This Heartbleed Bug is going to turn me into a hermit

this heartbleed bug is going to turn me into a hermit

Screw it. I’m done.

Someone buy me a rotary phone, a copy of the Yellow Pages, and a box of paper checks. Nothing online is safe anymore.

This is how I feel after dealing with the massive Heartbleed OpenSSL bug for the better part of a week. For two years, a majority of websites, mobile apps, operating systems, and Internet services we all use — and as a tech reporter I use way too many of them — have been open season for hacking, all thanks to a tiny error in a few lines of code in an open-source security protocol. All of our logins, passwords, credit card information, personal data — everything; it’s all out there and may have been for a while. Even Gmail was vulnerable. Facebook, too. The problem is so vast that we’re discovering new equipment and software every day that’s going to need patching and fixing. It makes Y2K feel like a fart in the wind.

The worst part is, there’s absolutely nothing we, as users, did to cause this, and we’re powerless to protect ourselves. We just have to sit here and hope we don’t die of this Heartbleed bug.

We shouldn’t call it a “bug” at all. It’s more like the horde of locusts from the Book of Revelation. Sadly, even the Bible was more optimistic than what’s ahead for the Internet. Those locusts only tormented the Earth for five months. I doubt we’ll be so lucky.

Security advisors are telling us crazy things like:

  • Don’t reset your passwords until services have been patched
  • Reset all your passwords once a service is safe, just to make sure
  • Don’t visit any affected websites
  • Don’t use any affected smartphone apps
  • Don’t make purchases online until this clears up
  • Call all your banks and services to see if they’re affected by this

The problem is that there’s no way to even know if a website or app is affected by this bug without using a search engine like Yahoo, Google, or DuckDuckGo (all of which were also hit by this bug), or downloading an app from Google Play (also affected). Most of us probably can’t find a phone number without a Web search. And the links you’ll find in these search engines might be to sites that are vulnerable themselves. Or you could find out from your email, which has probably been compromised itself.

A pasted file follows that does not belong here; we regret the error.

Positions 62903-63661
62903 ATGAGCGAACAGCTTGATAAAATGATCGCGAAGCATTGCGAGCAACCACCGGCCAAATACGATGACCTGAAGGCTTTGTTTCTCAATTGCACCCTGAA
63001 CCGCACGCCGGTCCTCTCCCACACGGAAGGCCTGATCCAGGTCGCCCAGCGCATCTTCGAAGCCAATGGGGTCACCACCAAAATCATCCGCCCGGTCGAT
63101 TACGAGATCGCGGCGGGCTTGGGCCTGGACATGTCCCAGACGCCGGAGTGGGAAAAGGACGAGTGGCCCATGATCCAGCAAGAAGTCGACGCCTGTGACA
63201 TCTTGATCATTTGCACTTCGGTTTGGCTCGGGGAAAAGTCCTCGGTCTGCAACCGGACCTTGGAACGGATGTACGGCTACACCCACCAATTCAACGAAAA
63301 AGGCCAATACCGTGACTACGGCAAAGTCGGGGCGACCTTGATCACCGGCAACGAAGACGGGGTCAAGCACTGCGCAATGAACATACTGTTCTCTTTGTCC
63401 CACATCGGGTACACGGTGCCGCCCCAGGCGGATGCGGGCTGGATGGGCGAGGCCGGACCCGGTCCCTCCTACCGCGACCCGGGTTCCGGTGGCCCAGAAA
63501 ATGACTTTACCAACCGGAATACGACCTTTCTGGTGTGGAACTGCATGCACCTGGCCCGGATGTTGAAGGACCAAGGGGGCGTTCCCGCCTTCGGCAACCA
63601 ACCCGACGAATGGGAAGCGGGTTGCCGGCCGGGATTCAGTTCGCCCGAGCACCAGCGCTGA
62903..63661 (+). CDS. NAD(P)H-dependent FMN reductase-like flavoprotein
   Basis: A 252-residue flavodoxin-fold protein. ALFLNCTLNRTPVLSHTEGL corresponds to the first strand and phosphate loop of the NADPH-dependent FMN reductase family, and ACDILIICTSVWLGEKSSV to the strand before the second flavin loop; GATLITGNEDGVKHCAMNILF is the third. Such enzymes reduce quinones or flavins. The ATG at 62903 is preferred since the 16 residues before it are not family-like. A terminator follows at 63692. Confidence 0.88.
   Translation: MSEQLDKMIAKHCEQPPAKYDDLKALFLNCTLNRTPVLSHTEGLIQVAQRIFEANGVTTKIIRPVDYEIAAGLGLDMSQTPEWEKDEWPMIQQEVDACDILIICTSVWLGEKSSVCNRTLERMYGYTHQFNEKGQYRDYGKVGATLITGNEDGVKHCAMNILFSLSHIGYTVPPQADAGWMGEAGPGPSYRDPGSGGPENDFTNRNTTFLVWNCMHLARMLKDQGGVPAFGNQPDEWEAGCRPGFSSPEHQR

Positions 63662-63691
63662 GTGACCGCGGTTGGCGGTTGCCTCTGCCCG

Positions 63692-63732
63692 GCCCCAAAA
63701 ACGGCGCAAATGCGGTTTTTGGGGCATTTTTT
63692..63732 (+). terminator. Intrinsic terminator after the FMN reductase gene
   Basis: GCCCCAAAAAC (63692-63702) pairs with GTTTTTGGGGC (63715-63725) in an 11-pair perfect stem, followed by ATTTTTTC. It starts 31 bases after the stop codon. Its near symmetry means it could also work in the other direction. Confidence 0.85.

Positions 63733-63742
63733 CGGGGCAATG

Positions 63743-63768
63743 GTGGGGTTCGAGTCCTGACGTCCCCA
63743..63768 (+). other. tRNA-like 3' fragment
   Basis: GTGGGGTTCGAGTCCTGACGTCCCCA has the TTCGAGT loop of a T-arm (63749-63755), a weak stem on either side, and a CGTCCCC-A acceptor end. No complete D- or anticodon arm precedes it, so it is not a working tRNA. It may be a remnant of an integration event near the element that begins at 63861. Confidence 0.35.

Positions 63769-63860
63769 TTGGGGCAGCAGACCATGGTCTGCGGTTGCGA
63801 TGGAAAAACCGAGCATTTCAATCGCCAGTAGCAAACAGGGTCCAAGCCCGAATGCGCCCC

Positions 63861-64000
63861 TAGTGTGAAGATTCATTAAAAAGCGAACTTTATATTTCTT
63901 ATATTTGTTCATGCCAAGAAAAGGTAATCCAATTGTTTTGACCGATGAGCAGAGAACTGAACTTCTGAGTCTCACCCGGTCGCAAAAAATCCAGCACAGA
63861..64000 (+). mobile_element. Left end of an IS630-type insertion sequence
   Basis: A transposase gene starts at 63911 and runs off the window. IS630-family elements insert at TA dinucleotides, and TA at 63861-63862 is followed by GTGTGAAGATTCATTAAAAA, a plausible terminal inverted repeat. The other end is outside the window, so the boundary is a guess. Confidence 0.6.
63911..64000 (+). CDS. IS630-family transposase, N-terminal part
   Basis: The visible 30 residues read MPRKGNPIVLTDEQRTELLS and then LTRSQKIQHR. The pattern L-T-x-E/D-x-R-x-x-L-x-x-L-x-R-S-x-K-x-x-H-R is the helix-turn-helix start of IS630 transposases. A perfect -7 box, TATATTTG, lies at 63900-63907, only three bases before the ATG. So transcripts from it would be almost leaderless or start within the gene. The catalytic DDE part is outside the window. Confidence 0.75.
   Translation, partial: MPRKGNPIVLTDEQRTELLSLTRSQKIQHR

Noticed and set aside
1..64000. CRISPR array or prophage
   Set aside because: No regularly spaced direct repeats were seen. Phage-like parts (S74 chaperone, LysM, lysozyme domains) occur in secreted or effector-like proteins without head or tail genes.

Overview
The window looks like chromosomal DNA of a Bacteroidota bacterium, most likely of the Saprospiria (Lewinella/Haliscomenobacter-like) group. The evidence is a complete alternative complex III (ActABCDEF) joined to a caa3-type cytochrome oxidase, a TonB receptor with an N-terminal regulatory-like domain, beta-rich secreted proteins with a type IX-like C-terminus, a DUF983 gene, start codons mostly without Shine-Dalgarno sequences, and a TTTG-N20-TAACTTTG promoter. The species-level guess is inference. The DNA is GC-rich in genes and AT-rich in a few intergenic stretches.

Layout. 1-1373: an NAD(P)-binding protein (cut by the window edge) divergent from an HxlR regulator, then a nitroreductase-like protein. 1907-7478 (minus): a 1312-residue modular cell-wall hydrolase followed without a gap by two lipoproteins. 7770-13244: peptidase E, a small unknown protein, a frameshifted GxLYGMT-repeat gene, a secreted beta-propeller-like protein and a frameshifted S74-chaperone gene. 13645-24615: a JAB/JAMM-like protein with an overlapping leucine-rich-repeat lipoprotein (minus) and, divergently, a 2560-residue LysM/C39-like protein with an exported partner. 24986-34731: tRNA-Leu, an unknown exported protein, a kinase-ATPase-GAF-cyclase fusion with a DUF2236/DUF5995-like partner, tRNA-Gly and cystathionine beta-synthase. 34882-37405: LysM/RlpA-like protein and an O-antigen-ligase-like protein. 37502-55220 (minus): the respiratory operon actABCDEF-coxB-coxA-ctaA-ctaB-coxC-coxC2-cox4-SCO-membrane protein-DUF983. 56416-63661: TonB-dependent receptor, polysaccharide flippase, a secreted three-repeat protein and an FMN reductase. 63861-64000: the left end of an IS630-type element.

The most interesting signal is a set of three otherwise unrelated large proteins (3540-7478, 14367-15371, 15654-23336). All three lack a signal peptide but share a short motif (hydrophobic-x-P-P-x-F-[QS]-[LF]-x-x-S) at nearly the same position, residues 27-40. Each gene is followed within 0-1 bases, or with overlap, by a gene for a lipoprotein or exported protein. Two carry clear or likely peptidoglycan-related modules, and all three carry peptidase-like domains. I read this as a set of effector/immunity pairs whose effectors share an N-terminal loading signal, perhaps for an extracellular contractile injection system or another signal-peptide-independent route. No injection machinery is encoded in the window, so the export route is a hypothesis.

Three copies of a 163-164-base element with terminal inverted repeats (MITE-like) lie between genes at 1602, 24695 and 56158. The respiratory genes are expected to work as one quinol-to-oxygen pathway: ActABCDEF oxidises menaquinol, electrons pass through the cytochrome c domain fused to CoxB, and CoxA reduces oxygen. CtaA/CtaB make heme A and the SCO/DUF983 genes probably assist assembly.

Few companies are taking any real responsibility either. Google quietly admitted on its blog that any person with a phone running Android 4.1.1 is vulnerable to this problem, but didn’t say which handsets except admitting to DT via email that it “estimate[s] use of Android 4.1.1 to be at single digit percentages.” Sounds small, right? It’s not. There are more than a billion Android devices in people’s hands around the world, meaning anywhere from 10 to 100 million people have a phone that is open season for hackers. And those phones might continue to be exposed for months, until the manufacturers, then carriers, of said phones release an update, and those users all install said update. When are the patches coming? Who’s affected? We don’t know. No company wants to take any blame.

When every service is a potential landmine and you’re running around blind, what other option do you have?

I am positive that there are at least a few dozen services I use that are compromised by this OpenSSL Heartbleed bug. Yet I’ve received only two emails from these sites warning me. One was from a European AirBNB competitor called Roomarama (thanks, guys!) and the other was from a finance app called Manilla. Manilla wasn’t even vulnerable, but they sent me a note to make sure I check other services.

So thank you to Roomarama and Manilla for notifying your users directly about Heartbleed. You’re a lot nicer than Google, Facebook, Yahoo, GoDaddy, TurboTax, Minecraft, OKCupid, Tumblr, Pinterest, Instagram, Dropbox, BlackBerry, Etsy, Fandango, GrubHub, Hulu, Steam, Netflix, and god knows how many other services out there.

How in hell I’m supposed to think up new passwords for all these services? I don’t know.

According to a Symantec report, 552 million people’s identities were exposed by corporate or government data breaches in 2013 that weren’t their fault. In 2012, that number was 93 million. What will 2014 hold? Will we hit a billion? How many times will I have to change my passwords next year?

Today, I will browse the Web, use apps, and do everything I normally do. I have no other option. When every service is a potential landmine and you’re running around blind, what other option do you have?

I just want to give up, move to a cabin, see if I can grow a beard, buy a shotgun, and defend my gated dirt driveway the old fashioned way. Digital life is getting so complicated.

[Image courtesy of Jens Ottoson/]

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